The crowd at Thinkspace this past Saturday was packed tightly into the gallery and overflowed out onto the sidewalks. Friends, family, and supporters of the artist Matt Doust came to see his latest pieces in an exhibition titled “Final Works”. The show gets its title from the sad fact that the artist met his untimely death last month, and these are indeed the final works of the artist. Doust was a very personable man who would use his charm to woo women and convince them to model for him. His likability can be observed by the mass of people who showed up to support him. Matt Doust painted portraits. Primarily, he painted portraits of women. Beautiful women. These large scale hyper-realistic paintings provide striking imagery that demands immediate attention. The first instinct is to view the work in its totality from afar. From a distance we see the figures, whose poses and expressions range from serene to melancholic. The work then invites us in to take a closer look, and we notice the more painterly details. What from far away looks like a perfectly made freckle, up close is exposed as a simple singular brushstroke. It is tempting to say the women portrayed are “expressionless” because of their deadpan stares either directly towards the viewer or slightly off into space. However, even serious looks on their faces can give off an expression. Two of the models wear large sunglasses, which makes them more difficult to read. It seems as though some portraits openly invite the viewer to look into the soul of the model, while others are trying to hide something. There is a sense of voyeurism in the paintings. The viewer looks straight on and the model either looks away or stands her ground and looks right back at us.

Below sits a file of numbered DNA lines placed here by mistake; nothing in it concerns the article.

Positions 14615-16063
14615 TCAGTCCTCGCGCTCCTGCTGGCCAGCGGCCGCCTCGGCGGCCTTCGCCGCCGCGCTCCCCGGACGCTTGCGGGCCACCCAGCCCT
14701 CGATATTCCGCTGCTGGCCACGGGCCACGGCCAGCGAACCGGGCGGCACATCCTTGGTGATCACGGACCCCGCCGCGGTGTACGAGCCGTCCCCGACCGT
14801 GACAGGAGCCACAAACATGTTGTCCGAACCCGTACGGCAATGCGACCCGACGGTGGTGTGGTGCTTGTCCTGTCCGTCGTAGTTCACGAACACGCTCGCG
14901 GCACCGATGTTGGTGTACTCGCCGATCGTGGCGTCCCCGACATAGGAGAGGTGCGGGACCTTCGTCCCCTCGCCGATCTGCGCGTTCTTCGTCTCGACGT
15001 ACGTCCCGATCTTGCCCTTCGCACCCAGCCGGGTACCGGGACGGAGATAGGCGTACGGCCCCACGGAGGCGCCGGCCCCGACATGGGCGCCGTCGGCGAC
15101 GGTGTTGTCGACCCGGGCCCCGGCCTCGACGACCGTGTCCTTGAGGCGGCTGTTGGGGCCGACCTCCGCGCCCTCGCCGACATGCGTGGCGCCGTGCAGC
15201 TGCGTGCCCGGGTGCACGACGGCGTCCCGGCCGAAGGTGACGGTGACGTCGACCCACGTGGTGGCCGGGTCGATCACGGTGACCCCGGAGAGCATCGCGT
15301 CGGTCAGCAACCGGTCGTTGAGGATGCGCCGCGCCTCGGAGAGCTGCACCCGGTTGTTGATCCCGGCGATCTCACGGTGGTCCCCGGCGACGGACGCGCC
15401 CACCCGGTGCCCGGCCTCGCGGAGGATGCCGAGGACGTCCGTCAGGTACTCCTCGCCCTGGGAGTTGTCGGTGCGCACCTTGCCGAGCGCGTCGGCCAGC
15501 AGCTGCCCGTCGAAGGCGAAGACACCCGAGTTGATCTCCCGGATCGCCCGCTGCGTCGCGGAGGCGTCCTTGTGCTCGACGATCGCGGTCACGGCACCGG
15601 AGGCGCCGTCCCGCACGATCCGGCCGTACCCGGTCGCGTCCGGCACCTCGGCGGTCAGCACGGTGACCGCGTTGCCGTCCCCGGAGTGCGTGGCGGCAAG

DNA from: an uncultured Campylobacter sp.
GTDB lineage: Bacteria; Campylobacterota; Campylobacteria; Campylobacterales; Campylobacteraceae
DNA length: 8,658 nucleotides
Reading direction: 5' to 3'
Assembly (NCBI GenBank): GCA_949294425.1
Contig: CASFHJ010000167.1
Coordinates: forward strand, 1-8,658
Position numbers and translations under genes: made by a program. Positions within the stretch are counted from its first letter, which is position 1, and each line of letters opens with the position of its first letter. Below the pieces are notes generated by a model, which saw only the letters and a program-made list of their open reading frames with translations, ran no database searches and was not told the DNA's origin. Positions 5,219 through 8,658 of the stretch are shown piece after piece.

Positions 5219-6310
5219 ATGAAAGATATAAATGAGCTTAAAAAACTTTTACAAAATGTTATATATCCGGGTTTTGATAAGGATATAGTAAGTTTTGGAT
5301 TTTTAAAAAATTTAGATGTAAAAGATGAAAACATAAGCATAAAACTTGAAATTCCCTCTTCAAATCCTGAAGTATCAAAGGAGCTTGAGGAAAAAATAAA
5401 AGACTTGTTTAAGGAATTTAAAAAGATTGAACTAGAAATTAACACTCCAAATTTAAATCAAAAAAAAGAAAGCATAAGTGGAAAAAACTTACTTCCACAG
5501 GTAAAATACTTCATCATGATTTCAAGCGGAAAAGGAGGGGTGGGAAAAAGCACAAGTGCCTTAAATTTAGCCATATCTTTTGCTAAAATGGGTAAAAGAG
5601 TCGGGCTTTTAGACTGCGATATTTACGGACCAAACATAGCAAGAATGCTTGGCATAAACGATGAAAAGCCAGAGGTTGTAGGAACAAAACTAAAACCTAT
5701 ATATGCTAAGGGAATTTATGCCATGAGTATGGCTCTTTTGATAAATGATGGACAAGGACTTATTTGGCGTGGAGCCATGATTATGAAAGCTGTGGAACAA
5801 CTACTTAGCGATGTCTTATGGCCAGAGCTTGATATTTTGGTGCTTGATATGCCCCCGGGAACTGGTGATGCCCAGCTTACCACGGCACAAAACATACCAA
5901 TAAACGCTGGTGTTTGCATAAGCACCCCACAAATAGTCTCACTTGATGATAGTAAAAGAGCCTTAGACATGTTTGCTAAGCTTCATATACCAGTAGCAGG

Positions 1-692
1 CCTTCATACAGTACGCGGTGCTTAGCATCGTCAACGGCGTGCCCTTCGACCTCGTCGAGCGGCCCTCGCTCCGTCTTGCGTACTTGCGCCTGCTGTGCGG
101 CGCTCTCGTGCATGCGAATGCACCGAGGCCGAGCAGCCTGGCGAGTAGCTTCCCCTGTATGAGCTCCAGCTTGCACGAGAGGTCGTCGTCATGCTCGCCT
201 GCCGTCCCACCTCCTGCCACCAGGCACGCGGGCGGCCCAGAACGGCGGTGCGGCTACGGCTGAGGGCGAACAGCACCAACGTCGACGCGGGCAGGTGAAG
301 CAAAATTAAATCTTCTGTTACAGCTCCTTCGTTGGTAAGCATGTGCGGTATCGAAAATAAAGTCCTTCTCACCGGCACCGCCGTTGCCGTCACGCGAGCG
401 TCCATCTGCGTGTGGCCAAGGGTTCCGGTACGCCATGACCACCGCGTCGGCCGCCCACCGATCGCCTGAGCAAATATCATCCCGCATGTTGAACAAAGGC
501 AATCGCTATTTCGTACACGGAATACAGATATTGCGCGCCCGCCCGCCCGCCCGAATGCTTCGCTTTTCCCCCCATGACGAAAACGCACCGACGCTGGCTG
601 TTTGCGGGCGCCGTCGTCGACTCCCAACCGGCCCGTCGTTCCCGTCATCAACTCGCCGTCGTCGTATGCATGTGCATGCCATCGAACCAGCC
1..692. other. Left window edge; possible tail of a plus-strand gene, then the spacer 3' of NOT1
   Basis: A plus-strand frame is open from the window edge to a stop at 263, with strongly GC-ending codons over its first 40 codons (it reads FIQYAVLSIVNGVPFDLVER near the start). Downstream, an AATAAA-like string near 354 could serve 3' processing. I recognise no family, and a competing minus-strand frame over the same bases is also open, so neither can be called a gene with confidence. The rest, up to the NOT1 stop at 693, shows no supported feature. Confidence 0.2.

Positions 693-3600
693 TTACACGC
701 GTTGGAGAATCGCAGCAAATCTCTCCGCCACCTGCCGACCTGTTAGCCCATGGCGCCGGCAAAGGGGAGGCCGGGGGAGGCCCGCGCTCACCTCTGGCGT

There are artists who are adamant that their work stands for itself and any interpretation of it should be done with information gleaned from the work itself. Other artists create a narrative for themselves, and their work is read in the context of that narrative. I did not personally know Matt Doust, but I think it is safe to say that he falls into the latter category. His art was a reflection of his passion, for both painting and women. Included in the exhibition is an “installation” of the artist’s tools and materials taken from his studio. There is an unfinished painting as well. This embeds into the exhibition the narrative of the artist who surrounded himself with art, and died doing what he loved. “Final Works” was the Doust’s first posthumous show, and it is likely not his last. It will be interesting to see how his tragic death will impact the narrative of his art in years to come.
Words by Noé Gaytán